Two decades on from its founding, this minimally decorated Clerkenwell pioneer is as good as ever: gutsy but sophisticated British cooking, puds a strong point.
Fergus Henderson and Trevor Gulliver’s restaurant – now the heart of a mini-empire with branch, bakery and wine dealership – has been praised to the skies for reacquainting the British with the full possibilities of native produce, and especially anything gutsy and offal-ish.
Perhaps as influential, however, has been its almost defiantly casual style: a Michelin-starred restaurant for people who run from the very idea. The mezzanine dining room in the former Smithfield smokehouse has bare white walls, battered floorboards and tables lined up canteen-style; the downstairs bar, with superb snacks, is equally basic. The staff are able to chat without allowing anything to go off-track.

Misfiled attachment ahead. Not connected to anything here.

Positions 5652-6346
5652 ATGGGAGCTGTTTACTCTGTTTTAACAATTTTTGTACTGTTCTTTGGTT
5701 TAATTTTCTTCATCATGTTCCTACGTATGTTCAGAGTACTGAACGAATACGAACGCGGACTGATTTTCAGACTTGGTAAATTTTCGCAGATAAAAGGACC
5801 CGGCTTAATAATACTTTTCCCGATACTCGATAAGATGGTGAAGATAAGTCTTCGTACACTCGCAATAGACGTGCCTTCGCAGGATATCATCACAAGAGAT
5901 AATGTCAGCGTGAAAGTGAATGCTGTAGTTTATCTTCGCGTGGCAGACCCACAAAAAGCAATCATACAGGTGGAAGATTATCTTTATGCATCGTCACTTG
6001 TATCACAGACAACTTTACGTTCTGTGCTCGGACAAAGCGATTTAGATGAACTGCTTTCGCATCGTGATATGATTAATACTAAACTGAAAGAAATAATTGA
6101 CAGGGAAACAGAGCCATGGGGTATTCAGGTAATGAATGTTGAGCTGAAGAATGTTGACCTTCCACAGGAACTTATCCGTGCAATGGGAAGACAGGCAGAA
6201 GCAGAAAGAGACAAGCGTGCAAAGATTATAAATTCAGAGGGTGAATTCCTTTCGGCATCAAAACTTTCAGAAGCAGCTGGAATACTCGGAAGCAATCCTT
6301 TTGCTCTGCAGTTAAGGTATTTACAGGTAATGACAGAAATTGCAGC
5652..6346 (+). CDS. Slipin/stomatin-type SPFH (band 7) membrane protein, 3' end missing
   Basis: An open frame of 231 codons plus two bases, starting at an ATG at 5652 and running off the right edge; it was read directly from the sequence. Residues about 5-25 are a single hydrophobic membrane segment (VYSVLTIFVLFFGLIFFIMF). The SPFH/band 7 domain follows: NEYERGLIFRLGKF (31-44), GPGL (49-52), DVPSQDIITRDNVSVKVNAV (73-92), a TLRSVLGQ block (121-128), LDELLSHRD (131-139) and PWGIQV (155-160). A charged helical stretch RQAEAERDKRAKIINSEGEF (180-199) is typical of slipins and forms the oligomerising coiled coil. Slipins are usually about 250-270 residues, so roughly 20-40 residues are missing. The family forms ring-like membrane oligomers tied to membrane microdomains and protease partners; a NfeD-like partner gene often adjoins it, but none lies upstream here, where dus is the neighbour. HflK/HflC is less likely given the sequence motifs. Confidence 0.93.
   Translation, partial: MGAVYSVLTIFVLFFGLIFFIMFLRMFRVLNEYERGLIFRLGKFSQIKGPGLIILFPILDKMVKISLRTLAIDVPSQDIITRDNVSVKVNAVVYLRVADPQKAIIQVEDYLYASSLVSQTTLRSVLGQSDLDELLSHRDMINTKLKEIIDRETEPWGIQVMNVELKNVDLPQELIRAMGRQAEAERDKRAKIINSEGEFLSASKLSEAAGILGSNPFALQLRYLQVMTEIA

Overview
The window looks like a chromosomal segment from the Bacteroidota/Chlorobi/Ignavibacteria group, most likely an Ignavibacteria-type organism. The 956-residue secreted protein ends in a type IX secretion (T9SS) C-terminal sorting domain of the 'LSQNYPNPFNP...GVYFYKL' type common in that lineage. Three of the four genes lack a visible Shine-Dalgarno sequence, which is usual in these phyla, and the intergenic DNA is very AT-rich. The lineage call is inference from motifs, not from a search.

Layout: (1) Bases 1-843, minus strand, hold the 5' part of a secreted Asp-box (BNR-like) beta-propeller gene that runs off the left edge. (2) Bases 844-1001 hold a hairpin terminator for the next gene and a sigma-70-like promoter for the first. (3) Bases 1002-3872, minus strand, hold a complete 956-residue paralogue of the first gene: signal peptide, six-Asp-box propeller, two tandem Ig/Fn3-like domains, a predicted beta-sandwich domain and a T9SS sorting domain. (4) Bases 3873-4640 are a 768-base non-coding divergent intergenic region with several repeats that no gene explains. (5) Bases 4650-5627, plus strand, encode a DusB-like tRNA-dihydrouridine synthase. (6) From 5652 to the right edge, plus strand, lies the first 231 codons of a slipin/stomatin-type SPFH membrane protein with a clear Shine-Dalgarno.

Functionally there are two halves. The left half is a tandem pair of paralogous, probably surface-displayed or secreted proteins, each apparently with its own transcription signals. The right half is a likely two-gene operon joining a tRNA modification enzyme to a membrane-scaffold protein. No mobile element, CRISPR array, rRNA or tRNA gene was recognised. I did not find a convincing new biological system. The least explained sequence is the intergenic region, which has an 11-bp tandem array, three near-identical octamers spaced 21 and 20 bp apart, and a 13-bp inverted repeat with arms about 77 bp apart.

St John’s cooking is famously full-on, but also sophisticated, concocting flavours that are delicate as well as rich. Black cuttlefish and onions was extraordinary, arriving in a supremely deep-flavoured ink-based sauce with a hint of mint; ox tongue was perfectly cooked to bring out every taste and texture, and served with fantastic horseradish. This is powerful cooking, so if you go for a full dinner, including the great neo-traditional puds, leave time for digestion.
Wines – all French, many under St John’s own label, are on the pricey side, but you can also order good beers from the attached bar. Many diners prefer the no-bookings bar for its more casual vibe and reasonable prices.